Caring for the Caregiver
Caregivers have many different faces during deployment. We usually think of the spouse as a primary caregiver left at home while the service member is deployed. This person is now taking on the everyday responsibilities that were previously handled by two, but now is shouldered solely by one. We must be aware that single service members may have parents who have taken on the caregiver role. They also may be caring for the single service member’s children. You may become the caregiver following the injury, wound, or illness of your service member.
The role of caregiving won’t necessarily end when the service member returns from deployment. Caregivers may face new challenges, such as the service member suffering from Combat Operational Stress Disorder, mild to moderate Traumatic Brain Injury (TBI), and Post Traumatic Stress Disorder (PTSD). The caregiver’s role may never end, especially when there is a long-term injury, wound, or illness involved.
It is extremely important that caregivers take time for themselves, to unwind and recharge. The stress and strain of caring for family members, such as children and/or elderly parents, coupled with concern over the service member’s well-being while deployed, can feel overwhelming.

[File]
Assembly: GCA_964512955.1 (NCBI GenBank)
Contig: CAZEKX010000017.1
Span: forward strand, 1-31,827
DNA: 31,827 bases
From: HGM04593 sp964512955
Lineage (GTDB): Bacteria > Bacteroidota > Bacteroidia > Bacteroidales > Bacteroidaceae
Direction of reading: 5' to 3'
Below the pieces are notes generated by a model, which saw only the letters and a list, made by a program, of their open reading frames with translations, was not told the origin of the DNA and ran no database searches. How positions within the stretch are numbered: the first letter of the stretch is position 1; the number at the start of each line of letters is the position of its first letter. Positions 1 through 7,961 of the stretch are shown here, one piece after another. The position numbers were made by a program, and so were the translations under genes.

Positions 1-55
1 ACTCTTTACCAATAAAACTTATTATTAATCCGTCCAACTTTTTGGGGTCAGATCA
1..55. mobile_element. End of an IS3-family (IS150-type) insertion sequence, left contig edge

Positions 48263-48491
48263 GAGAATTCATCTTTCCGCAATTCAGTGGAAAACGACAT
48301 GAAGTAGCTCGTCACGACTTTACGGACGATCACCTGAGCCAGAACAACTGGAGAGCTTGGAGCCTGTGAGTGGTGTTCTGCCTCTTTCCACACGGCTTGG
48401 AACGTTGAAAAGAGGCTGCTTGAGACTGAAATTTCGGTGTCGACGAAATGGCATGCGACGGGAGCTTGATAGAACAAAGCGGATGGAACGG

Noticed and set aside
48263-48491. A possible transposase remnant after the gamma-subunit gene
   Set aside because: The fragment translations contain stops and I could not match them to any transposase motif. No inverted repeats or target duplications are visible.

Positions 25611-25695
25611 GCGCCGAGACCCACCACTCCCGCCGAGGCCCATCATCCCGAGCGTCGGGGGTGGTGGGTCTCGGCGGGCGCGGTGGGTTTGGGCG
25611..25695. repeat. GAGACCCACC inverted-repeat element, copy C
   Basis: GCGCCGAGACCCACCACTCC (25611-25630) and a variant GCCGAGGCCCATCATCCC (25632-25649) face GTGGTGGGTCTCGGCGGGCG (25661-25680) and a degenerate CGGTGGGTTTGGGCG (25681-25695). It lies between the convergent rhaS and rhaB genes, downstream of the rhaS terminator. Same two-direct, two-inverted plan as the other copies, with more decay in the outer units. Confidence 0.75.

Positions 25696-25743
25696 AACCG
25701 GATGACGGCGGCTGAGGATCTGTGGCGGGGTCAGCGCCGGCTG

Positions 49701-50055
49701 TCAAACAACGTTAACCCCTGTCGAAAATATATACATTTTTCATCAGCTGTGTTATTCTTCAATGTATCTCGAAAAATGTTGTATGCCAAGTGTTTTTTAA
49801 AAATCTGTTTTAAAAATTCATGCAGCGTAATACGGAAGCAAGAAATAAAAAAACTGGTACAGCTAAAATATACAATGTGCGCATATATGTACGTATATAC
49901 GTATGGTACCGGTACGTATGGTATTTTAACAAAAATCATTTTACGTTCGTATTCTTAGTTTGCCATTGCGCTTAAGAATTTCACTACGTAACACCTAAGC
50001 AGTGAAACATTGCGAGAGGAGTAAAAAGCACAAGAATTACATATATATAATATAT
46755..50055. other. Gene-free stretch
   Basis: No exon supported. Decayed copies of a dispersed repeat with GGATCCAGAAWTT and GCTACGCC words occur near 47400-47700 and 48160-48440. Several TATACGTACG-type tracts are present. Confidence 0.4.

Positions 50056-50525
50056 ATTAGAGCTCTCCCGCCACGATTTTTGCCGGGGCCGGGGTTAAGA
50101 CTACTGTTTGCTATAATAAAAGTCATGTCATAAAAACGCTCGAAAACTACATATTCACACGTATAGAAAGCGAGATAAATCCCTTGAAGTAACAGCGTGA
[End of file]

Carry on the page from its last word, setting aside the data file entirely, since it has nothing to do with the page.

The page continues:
There are tools available to help alleviate the stress and strain of being a caregiver. It is important to have a communication link to your spouse, son, or daughter’s command during deployment. There are support networks within the command structure and within your community. The military Services have developed programs, such as the Army’s BattleMind and Spouse BattleMind, to help identify deployment-related issues.
There are many great resources available online. The Department of Defense has a great website: www.pdhealth.mil/main.asp and www.militaryhomefront.dod.mil. Military OneSource is another great resource at: www.militaryonesource.com. They have counselors available 24/7 to listen. They can help you with pointers to alleviate stress or arrange counseling sessions for you. Additional resources are found in recently published books and articles, such as: Surviving Deployment A Guide for Military Families by Karen M. Pavlicin, Courage After Fire Coping Strategies for Troops Returning from Iraq and Afghanistan and Their Families by Keith Armstrong, Suzanne Best, and Paula Domenici and, Coping with the Deployment of a Spouse or Partner.
Until military families are relieved of the weight of war, we hope you will continue to contribute to their wellbeing.
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